Level Design in Unity 3D Part 4: Ceilings, Pipes and Struts
Now that this game environment has floors, walls and columns, it’s time to keep the rain out and install the ceiling.
Before getting started, the floor group can be turned off so it’s not interfering with the view of the ceiling. The hallway floor tiles are selected, duplicated and then moved up into the hallway ceiling position.
I use the position of the duplicated floor tiles to place in a new tile for the roof, and then delete the old floor tiles. With all three tiles selected, using the Pivot option will rotate the tiles in their respective positions. Holding the control key while rotating will snap the rotation to whole increments.
Another game object is brought in to make some piping and other details around the perimeter of the hallway ceiling.
This game object is duplicated on both sides of the hallway ceiling.
Once one side is complete, the selected objects can be duplicated, rotated and placed into position.
Here is an updated look at the hallway ceiling.
I make two new empty game objects to help keep these parts organized. One will hold all of the ceiling components, and the other will hold all of the hallway ceiling objects specifically.
Now for the big room. I reactivate the floor and then view it from a top-down orthographic view. All of the floor tiles are selected,
The floor tiles are duplicated and moved upwards into the ceiling position.
Two different piping game assets are brought into the scene view to be placed around this roof.
Using duplicate and movement hot keys makes building this scene move quickly.
One side of piping can be duplicated, rotated and then placed on the opposite wall.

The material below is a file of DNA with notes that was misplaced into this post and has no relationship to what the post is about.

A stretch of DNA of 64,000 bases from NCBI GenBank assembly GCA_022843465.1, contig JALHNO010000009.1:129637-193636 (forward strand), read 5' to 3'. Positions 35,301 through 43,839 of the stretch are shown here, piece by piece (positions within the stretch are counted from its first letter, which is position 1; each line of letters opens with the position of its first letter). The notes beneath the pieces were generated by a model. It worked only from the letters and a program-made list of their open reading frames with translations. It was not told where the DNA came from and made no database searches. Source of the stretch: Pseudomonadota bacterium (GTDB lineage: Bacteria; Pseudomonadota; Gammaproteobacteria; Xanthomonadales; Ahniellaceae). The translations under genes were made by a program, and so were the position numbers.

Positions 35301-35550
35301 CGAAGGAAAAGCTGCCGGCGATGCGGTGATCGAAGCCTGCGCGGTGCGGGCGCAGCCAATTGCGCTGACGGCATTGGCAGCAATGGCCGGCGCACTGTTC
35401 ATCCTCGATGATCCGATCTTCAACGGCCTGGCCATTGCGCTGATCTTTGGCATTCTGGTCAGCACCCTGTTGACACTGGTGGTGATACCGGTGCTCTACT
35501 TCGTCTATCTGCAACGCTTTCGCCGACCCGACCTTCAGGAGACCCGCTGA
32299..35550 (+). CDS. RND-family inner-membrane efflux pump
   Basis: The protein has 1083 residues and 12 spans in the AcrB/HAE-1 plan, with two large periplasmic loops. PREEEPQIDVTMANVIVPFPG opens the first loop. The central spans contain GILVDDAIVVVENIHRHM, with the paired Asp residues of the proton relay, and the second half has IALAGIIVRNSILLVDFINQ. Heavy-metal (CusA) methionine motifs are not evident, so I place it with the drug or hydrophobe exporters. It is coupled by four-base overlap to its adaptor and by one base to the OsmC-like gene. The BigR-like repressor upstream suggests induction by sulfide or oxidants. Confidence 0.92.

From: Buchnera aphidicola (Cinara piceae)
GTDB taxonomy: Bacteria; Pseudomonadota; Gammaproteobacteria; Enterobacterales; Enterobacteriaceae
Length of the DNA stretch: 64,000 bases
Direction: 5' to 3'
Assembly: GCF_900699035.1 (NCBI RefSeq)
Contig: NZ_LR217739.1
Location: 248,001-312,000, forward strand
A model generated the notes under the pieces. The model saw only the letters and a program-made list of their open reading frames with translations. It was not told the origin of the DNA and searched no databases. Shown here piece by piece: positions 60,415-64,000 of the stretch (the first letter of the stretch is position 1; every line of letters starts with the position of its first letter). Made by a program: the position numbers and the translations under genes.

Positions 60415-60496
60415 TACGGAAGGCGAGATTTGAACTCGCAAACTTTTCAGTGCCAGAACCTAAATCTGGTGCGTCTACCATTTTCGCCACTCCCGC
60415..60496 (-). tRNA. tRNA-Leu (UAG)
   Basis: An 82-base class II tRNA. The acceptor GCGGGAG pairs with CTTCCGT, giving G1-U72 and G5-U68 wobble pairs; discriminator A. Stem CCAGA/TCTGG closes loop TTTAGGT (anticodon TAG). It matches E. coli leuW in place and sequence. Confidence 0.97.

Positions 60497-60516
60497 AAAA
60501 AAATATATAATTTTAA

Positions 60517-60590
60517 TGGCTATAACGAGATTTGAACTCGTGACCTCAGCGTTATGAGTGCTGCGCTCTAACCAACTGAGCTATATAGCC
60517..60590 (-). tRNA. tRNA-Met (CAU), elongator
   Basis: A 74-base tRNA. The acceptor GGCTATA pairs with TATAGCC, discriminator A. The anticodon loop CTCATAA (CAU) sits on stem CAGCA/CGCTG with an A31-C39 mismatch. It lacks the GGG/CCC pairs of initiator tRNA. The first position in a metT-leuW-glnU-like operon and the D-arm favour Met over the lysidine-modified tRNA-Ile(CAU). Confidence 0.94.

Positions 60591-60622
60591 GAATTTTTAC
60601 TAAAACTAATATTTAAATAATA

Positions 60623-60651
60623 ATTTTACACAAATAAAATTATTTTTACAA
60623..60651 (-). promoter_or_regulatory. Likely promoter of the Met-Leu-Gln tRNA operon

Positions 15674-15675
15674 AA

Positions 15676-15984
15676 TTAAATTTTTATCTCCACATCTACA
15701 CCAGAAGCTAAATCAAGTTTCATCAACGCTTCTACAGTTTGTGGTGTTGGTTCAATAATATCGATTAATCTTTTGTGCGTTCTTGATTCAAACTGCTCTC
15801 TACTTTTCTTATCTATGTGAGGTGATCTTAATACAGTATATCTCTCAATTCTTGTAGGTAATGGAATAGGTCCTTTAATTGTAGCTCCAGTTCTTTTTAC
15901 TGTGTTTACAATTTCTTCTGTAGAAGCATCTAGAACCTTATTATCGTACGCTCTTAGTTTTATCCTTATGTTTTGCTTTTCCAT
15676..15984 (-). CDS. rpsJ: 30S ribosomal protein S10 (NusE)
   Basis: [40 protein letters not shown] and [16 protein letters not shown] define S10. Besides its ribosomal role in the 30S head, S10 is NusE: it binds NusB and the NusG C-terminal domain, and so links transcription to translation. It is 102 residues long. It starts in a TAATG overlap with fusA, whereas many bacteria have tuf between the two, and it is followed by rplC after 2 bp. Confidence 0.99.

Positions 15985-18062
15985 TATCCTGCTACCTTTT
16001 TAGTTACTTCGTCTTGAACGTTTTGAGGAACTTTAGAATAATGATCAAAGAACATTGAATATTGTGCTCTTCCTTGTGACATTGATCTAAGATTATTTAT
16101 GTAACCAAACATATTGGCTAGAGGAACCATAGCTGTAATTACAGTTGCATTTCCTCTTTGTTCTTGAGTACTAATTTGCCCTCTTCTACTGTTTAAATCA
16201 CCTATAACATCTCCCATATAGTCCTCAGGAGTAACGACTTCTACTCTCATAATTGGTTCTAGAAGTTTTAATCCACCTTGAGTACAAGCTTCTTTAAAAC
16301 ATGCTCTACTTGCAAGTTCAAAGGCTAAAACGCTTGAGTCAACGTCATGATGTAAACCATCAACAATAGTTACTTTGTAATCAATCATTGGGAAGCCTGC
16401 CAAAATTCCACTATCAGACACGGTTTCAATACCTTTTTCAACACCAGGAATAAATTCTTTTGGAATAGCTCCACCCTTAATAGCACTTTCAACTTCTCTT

The single piping asset gets a similar treatment, only I move this one up just a little to create some depth from the double pipes.
Here is the new ceiling with finished piping!
New empty objects are created as submenus for my main ceiling object. With all of these game objects being used to build a scene, it becomes very important to keep the hierarchy clean and organized.
The mid-section of the column asset can be used here as ceiling struts.
Four instances of the column asset make up a new ceiling strut, with each rotating 180 from the last for visual appeal.
Using the orthographic view is very helpful when scaling down this strut to be the size of the room.
Here is the new ceiling strut in place.
Let’s give the ceiling strut some additional support by making some anchor points. I grab a new asset, duplicate it and flip it to me mirrored.
The next step is to position and scale the anchor piece to match the strut. The side view orthographic perspective again comes in handy here.
For the finishing touches, I grab another asset piece and slap it on each side of the anchor support.
The 4 anchor support objects are duplicated and moved to the opposing side of the strut.
I continue the pursuit of organization in the Hierarchy.
The single strut and it’s anchor supports can be quickly duplicated and moved into a new position aligned to the column.
After collapsing all of the sub menu objects, the hierarchy is nice and clean.
Here is a look at the big room with it’s new ceiling components!